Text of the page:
WhatTheyThink.com Commentary & Analysis
By Barb Pellow
Recovered paper is currently one of the most important raw materials in paper and paperboard production. Paper recovery and recycling continues to grow more rapidly than even industry experts can predict. The American Forest & Paper Association (AF&PA), an industry association that tracks paper use, released its 2009 figures for paper recovery and recycling in March 2010. The association found that a record-high 63.4% of the paper consumed in the U.S. was recovered last year for recycling.
With the growth of high-speed inkjet presses and the acceleration of digital printing, the concept of deinking and recycled paper is critical.
Recovered paper is recycled to produce cardboard, packaging paper, office papers, newsprint, and sanitary paper. It is also being used to produce higher-quality graphic papers. To keep products other than cardboard and packing paper lightweight, the ink must be removed. As such, most recovered paper undergoes the deinking process. In the simplest of analogies, deinking is like pulp laundering. The ink and sticky materials like glue residue and adhesives are removed. According to TAPPI (The Technical Association for the Worldwide Pulp, Paper, and Converting Industry), papermakers use a combination of two deinking processes. Small particles of ink are rinsed from the pulp with water in a process called washing. Larger particles are removed with air bubbles in another process called flotation.
INGEDE Cites Issues with HP Deinking
The October edition of the INGEDE (International Association of the Deinking Industry) News indicated that the deinking mills of its associate members should no longer accept HP Indigo liquid toner print for deinking because the material caused more than one hundred tons of paper to be dumped. The incident, which occurred at a German deinking mill that produces high-quality graphic arts paper, involved liquid toner materials at less than 10% of the raw recycling waste-a limit that was thought to be safe.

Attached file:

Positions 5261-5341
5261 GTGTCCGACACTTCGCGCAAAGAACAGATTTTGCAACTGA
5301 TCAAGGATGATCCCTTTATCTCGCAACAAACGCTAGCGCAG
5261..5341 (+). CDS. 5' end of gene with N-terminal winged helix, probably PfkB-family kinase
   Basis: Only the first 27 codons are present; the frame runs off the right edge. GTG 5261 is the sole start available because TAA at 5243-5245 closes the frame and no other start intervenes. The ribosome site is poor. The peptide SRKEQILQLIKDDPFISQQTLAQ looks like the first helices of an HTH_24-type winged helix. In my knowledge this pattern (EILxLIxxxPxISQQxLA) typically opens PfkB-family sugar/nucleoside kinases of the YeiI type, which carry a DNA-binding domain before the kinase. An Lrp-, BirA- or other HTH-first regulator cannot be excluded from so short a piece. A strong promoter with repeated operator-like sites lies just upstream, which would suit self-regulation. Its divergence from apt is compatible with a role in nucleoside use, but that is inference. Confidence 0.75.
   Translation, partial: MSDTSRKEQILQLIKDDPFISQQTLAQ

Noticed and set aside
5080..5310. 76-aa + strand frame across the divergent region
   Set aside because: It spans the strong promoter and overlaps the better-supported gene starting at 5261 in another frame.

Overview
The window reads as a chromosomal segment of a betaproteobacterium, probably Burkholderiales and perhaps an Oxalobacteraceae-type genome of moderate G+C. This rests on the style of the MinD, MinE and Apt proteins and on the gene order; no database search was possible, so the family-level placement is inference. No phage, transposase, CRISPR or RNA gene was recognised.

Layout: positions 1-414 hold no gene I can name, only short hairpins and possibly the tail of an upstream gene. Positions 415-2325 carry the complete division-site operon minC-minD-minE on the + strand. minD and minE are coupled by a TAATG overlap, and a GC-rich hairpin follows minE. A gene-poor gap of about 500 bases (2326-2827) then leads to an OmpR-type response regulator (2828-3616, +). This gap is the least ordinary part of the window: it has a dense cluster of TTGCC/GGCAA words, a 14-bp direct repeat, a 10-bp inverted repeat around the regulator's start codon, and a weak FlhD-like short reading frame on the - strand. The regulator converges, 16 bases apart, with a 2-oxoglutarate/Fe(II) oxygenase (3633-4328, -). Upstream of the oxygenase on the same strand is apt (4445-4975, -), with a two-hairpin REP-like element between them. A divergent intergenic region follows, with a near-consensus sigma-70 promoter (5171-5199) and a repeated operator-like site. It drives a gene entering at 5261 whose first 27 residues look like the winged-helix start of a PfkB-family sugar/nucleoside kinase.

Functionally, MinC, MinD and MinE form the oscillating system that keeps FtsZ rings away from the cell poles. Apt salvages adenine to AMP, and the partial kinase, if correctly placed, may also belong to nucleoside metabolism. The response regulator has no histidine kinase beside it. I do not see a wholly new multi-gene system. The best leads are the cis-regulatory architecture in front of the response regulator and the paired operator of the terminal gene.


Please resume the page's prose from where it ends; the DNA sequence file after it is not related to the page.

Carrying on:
INGEDE was founded by leading European paper manufacturers in 1989. Its current members include 40 paper mills as well as the research departments of paper mills from Austria, Belgium, Finland, France, Germany, Italy, the Netherlands, Norway, Pakistan, Spain, Sweden, Switzerland, the Czech Republic, and the United Kingdom.
An Interview with HP's Nils Miller
Given the importance of paper recovery and recycling in today's market, I contacted Nils Miller, the IPG De-Inking Program Manager for HP. According to Miller, "The HP Indigo ElectroInk 4.0 was released in March 2004. In addition to enabling other performance improvements for the HP Indigo product line, ElectroInk 4.0 improved deinkability on a given paper. HP continues to be very committed to the environment and ensuring that paper using our consumables can be recovered properly. We have conducted and continue to conduct extensive research in this area."
Miller sited lab scale testing by the Centre Technique du Papier (CTP) France that was completed on six paper stocks (3 coated and 3 uncoated) using the single-loop wood-free deinking tests. Five of the six papers appeared to meet the INGEDE dirt count specifications in this test. In addition, HP has engaged in ongoing deinking collaborations with Abitibi Bowater Inc., NewPage Corporation, Stora Enso, and UPM. The objective of these collaborations is to generate fundamental insight into the role of ink, paper, and the deinking process and conduct mill scale trials versus lab tests using significant quantities of HP prints. According to Miller, "Western Michigan University, working under the direction of NewPage Corporation, has completed a successful pilot-scale trial. This trial confirmed deinkability of a batch consisting of 5% HP Indigo prints (a random mix of customer prints) and 95% standard mixed office waste using NewPage's standard process conditions."